We Need to Rethink How We Educate Kids to Tackle the Jobs of the Future

In future, will we be telling it differently?…

“I was the first from my family not to go to University”

If my son says he doesn’t want to go to University.  I’ll be relieved.

I’ll give him half the money it would have cost us; tell him to start a business and travel the world.

Not all classrooms have 4 walls.

I’m passionate about education, not the education system .

For my parents’ generation, education was liberation, education was progress. Getting a degree was the only way to escape the spectre of poverty. Back then, success in the  education system  meant changing your life for you and your children.

But, times are changing.

Management guru Peter Drucker wrote, “the only skill we’ll need to learn in the 21st century, is the ability to learn new skills.” A  recent study  concluded that nearly half of the jobs that exist today will be automated in the next 20 years.

Think about how we learn at school today:

You go to school, the bell rings, you take a break The bell rings, you start class You open the text book, you start exercise 14.3 Write 5,000 words… if you write any less you get penalized You take the test, you do it on your own The bell rings you go home

In a world where collaboration , initiative and simplification are key, how can the education system claim to be training our kids effectively?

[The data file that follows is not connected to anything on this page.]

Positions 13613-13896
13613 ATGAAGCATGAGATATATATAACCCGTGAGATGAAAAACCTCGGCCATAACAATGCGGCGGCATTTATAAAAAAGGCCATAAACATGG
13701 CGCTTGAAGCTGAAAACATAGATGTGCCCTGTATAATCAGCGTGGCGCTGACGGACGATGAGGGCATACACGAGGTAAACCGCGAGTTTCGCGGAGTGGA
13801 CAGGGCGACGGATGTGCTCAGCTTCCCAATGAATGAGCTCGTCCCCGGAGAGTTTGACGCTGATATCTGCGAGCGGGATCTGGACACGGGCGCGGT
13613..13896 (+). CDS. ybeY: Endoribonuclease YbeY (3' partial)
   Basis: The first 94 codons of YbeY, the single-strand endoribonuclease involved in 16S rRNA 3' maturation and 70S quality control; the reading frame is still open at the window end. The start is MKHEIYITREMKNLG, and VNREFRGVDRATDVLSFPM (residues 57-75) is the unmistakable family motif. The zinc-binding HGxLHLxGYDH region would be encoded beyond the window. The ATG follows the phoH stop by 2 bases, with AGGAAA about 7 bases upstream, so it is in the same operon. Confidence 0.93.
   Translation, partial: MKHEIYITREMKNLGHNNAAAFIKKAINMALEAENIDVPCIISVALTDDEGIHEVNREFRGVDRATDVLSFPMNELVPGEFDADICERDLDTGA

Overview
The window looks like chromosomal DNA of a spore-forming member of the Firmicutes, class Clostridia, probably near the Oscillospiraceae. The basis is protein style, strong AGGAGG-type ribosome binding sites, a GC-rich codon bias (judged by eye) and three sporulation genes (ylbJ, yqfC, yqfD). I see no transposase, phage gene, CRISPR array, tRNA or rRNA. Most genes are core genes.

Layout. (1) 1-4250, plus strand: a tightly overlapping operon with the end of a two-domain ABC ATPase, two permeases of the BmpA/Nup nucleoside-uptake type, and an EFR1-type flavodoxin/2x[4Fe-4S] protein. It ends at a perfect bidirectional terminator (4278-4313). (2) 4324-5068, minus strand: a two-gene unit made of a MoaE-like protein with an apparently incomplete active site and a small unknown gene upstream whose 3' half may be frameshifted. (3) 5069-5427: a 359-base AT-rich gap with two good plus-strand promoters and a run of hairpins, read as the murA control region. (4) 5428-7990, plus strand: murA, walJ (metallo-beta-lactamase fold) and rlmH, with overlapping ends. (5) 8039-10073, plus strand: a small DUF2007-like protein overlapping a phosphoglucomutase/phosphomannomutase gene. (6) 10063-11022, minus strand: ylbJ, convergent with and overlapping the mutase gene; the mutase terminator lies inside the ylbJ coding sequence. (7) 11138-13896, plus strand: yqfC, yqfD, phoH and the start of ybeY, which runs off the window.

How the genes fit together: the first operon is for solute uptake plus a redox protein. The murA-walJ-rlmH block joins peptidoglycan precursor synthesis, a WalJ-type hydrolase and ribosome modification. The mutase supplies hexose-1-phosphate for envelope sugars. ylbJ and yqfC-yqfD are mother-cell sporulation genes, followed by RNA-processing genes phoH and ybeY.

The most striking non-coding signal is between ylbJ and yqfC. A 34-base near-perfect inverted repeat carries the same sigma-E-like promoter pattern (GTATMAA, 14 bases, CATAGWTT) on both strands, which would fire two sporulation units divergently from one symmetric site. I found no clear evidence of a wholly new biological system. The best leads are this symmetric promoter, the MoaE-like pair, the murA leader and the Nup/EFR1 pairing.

The problem is our industrial legacy.

School wasn’t designed to give our kids the best chance of a better life, it was designed to create factory workers. And, sure… our parents wanted better futures for us so encourage us to take MBAs or become lawyers so we don’t have to put 25,000 “funny feet” yoghurt cartons into boxes every day (as I did every summer when I was younger), but it’s still factory work,  meaning:

you do what you’re told, you follow the process, you get paid.

So, it’s this the 50% of our workforce (from the MBAs to the funny feet yoghurt packers) that will be automated out of jobs within a generation.

They certainly are the most at risk.

And, how will they react?

The yoghurt packers will become the next group of angry white voters to usher in another populist politician, blaming “Chinese” and “the brown people” no doubt The MBA will simply become the old honors degree and be rewarded accordingly. When I went to college in the 90s, a degree was still “it”. Then 10 years later you needed a Masters to stay competitive. Then the MBA… Then what? Rather than getting so damned educated we (and our parents) should have taken an Economics 101 in supply & demand before we committed to an education system that was out of whack.

I found this article below from INC by Greg Satell which continues the riff on re-designing education. Worth a read

Our education system was designed for the 20th century. It is largely focused on teaching kids how to retain information and manipulate numbers.

Full story here

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